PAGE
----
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Delphic cavers were oxygen cravers
« on: October 24, 2006, 11:24:51 PM »
Delphic cavers were oxygen cravers
John Carr, Athens
October 25, 2006,20867,20640750-2703,00.html

FROM Herodotus and Homer to the warriors of ancient Greece, the mystic utterances from the oracle of Delphi were regarded as sacrosanct. But now the hugely influential pronouncements of the oracle are said by Greek and Italian archeologists to have been the result of oxygen deficiencies in the priestesses' brains.

Delphi, which draws tourists by the thousand each year, lies on the almost sheer side of Mount Parnassus in central Greece. Great fissures in the cliff overlooking the site mask deep geological faults through which toxic gases seep to the surface, reducing oxygen in the cave - called the Navel of the Earth - where the priestesses delivered their often obscure political oracles.

The priestess, known to the ancients as the Pythia, would thus be in a state of mild anoxia - partial lack of oxygen in the brain - inducing the ecstatic trances that classical writers said brought forth the oracles. However, they claimed the Pythia entered her trance by chewing laurel leaves while sniffing the vapours of hallucinogenic herbs.

Two years ago, a team headed by George Papatheodorou, emeritus professor of geology at Patras University, and Giorgio Etiope, of Italy's National Institute of Geophysics and Vulcanology, detected traces of methane, ethanol and carbon dioxide in the narrow cave where the Pythia is believed to have sat on a tripod while uttering her messages, often in high-pitched shrieks.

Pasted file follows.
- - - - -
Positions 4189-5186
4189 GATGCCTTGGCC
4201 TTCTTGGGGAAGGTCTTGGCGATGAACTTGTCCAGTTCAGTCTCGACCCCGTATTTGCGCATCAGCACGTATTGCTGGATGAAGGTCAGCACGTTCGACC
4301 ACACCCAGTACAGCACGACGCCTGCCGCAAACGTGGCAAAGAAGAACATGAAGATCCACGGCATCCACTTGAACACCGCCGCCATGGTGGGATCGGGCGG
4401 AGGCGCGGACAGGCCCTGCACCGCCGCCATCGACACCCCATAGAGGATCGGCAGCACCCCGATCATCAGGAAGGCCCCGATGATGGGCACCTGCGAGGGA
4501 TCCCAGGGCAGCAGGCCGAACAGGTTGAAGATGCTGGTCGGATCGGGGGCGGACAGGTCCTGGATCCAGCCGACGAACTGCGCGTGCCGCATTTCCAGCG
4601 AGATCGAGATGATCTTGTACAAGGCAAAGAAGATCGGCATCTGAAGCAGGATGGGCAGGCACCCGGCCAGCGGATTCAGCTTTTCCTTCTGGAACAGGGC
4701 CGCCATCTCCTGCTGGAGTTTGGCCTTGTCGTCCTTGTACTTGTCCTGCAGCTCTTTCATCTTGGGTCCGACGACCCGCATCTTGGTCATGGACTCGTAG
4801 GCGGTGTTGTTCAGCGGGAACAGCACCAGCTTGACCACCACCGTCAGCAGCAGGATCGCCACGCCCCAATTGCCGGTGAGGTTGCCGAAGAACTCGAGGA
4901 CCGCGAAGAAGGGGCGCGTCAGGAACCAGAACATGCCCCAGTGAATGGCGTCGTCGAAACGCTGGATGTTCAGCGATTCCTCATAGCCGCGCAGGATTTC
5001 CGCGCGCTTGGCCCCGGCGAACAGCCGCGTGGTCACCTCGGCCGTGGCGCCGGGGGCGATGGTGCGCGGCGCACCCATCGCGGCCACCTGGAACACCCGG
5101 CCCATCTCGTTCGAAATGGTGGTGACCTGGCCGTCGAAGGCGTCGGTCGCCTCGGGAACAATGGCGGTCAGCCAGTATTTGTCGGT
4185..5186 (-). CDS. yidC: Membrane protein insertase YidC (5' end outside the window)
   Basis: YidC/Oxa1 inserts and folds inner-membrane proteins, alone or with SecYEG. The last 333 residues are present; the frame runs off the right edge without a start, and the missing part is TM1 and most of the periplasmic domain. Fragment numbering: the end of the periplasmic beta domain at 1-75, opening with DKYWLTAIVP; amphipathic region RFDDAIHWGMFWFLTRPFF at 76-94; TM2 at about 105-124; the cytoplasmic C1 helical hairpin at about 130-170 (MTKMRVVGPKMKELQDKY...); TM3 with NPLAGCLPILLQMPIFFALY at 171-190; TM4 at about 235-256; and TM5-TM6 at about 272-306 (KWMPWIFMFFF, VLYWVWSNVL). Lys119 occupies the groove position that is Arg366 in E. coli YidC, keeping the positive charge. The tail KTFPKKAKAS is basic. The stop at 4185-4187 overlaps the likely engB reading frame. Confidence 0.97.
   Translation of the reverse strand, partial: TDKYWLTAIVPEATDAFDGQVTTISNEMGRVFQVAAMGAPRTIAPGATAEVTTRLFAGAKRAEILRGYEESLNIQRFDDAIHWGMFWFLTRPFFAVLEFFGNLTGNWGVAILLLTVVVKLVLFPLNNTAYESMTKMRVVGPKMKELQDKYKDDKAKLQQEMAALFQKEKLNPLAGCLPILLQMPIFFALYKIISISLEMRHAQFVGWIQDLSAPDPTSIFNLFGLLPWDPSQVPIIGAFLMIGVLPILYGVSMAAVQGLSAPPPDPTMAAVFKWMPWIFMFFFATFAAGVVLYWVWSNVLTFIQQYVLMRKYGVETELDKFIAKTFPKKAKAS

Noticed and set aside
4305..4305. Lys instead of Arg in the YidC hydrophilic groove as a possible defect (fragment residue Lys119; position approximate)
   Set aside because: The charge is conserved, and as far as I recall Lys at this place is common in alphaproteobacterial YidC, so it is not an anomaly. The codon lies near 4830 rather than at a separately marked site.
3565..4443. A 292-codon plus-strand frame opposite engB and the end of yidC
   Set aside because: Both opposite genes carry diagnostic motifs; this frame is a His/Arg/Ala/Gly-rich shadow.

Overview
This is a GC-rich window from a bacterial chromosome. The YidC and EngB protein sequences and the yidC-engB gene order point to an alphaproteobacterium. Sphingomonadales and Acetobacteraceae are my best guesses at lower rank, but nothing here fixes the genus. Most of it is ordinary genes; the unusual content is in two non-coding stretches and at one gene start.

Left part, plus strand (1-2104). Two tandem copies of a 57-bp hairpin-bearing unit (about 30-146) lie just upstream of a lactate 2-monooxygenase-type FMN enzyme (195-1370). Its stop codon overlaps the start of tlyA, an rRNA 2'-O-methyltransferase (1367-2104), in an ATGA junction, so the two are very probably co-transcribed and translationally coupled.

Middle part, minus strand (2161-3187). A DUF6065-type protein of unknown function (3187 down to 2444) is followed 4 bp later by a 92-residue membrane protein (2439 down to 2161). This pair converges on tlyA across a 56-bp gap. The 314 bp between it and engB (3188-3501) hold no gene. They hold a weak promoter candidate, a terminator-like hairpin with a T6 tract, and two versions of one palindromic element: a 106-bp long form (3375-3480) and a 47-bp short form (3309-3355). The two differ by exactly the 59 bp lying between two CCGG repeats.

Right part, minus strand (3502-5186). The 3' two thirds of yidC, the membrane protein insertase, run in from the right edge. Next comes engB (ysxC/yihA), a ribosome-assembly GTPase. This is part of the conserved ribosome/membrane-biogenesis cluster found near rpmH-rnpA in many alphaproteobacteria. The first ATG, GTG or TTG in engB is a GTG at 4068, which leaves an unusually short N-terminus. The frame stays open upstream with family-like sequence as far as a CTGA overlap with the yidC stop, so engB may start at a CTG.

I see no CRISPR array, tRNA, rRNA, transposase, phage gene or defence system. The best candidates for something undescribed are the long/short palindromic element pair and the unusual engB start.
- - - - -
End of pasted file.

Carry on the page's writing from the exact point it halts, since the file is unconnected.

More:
"There is a close relationship between the site of the Delphic oracle and its geology," Dr Papatheodorou told Kathimerini newspaper. "The site lies on a fault where gases leak out. These gases cause an oxygen reduction that induces a mild hypnotic state that could well produce hallucinations."

The gases were detected in the summers of 2004 and 2005 by a cylindrical sensor about the size of a washbasin placed on the floor of the cave where the Pythia reputedly sat.

"We have formulated a scientific hypothesis that we believe is a credible scenario," Dr Papatheodorou said.

The historian Plutarch, who served as a priest at Delphi, wrote that a sweetish odour inundated the premises while the Pythia was in her trance. This, according to Dr Papatheodorou, could have been ethylene gas, although no trace of it was found during the recent search.

"Nothing can be ruled out, as geological changes could have taken place since ancient times," he said.

To the ancient Greeks, the Delphic oracle was the supreme divine word. But its often ambiguous pronouncements were shamelessly reinterpreted to suit particular policies and interests.

Some modern writers speculate that the Pythian trance was an elaborate fraud, and that the priestesses were highly alert and well informed about Greek affairs, thanks to a network of secret agents.